Remember To Remember
The book of Deuteronomy is a record of the final words of Moses to the people of Israel. For forty years he had led them, first out of Egypt, then through the desert, and finally to the border of the promised land. But Moses’ leadership was about to come to an end, and the people of Israel would enter the Promised Land and establish their lives there without the benefit of his ongoing wisdom and leadership. We can imagine that, under the direction of the Holy Spirit, Moses took great care as he considered the final words of counsel and instruction he would leave with these people as he prepared them for his departure.
One of the dominant themes in Moses’ final instructions is that the people of Israel remember where they had been, and how they had gotten to where they were. Moses understood that it is human nature to forget, but forgetting poses a great danger, because in forgetting where we have come from and how we got to where we are, we can easily lose track of who we are and where we are going. So, Moses charged the people to remember; to remember to remember; to not forget to remember, and to remember not to forget. “Be careful,” he warned them, “and watch yourselves closely so that you do not forget the things you have seen or let them fade from your heart as long as you live” (Dt. 4:9).
In Deuteronomy 8, which is just a sampling of the counsel Moses gives throughout the book, he charged them:
- remember how the Lord your God has led you through the desert these 40 years (v. 2)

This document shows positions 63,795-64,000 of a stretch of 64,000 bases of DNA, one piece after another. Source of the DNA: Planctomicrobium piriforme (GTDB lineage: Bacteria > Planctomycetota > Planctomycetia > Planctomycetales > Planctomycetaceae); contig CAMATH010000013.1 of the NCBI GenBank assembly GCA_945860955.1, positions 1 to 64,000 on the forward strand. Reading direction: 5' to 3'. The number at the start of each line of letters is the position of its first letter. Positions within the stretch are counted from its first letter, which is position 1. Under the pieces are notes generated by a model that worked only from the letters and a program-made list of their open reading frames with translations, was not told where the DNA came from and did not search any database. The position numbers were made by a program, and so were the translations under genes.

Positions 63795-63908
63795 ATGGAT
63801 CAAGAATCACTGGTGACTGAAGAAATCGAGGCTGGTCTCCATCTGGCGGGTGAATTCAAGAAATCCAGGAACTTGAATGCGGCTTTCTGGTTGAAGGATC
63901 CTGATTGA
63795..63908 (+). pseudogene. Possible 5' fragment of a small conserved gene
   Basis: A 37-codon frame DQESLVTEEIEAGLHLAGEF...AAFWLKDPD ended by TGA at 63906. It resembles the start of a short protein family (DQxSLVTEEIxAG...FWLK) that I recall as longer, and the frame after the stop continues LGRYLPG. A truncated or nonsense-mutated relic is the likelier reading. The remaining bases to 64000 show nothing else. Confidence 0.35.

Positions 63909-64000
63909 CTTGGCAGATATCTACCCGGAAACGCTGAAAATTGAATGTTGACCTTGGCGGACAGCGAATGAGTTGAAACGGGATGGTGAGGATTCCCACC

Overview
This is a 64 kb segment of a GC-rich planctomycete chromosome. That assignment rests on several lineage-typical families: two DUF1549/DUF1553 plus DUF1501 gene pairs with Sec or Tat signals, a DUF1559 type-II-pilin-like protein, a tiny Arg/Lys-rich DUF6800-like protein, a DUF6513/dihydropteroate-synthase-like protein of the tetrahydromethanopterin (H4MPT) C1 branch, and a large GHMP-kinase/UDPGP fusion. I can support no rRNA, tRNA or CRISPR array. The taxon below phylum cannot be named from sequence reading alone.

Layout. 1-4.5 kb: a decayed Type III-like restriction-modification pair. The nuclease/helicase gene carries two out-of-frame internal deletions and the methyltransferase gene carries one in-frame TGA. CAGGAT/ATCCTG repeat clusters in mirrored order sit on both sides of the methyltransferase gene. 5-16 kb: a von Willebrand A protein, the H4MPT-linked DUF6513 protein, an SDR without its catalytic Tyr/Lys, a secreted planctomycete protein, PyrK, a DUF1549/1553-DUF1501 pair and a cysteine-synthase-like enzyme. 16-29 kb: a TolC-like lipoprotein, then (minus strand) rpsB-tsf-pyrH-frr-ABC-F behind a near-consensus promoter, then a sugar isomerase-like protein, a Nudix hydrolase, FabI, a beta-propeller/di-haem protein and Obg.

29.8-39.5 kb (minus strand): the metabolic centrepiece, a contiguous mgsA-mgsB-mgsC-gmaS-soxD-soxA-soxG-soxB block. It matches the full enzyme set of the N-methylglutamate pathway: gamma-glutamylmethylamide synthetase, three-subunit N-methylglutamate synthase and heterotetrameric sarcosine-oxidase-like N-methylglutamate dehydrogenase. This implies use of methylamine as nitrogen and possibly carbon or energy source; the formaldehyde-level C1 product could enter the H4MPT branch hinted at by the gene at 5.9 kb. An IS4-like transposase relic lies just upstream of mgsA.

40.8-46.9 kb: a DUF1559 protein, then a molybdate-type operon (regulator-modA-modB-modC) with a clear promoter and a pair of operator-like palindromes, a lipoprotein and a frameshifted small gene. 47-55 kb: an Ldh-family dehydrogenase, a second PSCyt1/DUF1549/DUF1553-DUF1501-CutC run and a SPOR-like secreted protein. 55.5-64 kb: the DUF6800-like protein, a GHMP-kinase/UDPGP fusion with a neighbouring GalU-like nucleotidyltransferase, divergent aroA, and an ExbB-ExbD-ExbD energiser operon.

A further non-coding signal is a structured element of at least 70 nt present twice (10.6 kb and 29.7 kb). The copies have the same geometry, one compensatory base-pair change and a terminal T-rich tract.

- take care that you do not forget the Lord your God by not keeping his commandments (v. 11)
- when you begin to prosper in the land, do not forget the Lord your God who brought you out of the land of Egypt (v. 12-14)
- beware that you do not come to think that you have achieved your success on your own, but remember the Lord your God, for it is he who has made you prosper (v. 17-18)
- do not forget the Lord your God and begin to worship other gods (v. 19)
From these examples, two things they were to remember stand out. First, they were to remember the Lord their God; second, they were to remember what God had done for them. By taking care to remember these things, they would not lose sight of who they were, and how they had gotten to where they were. They were God’s people and he was their provider and protector.
Remembering not only helps us to retain our identity as God’s people, it also can encourage and sustain us in the midst of adversity. In the midst of the adversity he faced, the Psalmist declared, “In the day of my trouble I seek the Lord; in the night my hand is stretched out without wearying; my soul refuses to be comforted…I will remember the deeds of the Lord; yes, I will remember your wonders of old. I will ponder all your work, and meditate on your mighty deeds” (Ps. 77:2, 11-12).
I don’t know about you, but I find that I am continually in danger of forgetting. In times of prosperity I can fail to remember that God is my provider and protector, and I would have nothing if it were not for him. Likewise, in times of adversity I can forget that God is my provider and protector, and I can rest secure in him.
So let us not forget to remember, who we are; whose we are; and all the wonders he has done for us, to bring us from where we were to where we are. And, as we remember the past, let us also take heart for the future, for the same God who gave his only Son to set us free from sin and death is still with us, leading us every step of the way through this life, and he will see us safely home.
Pastor Jon EnrightJune 1, 2020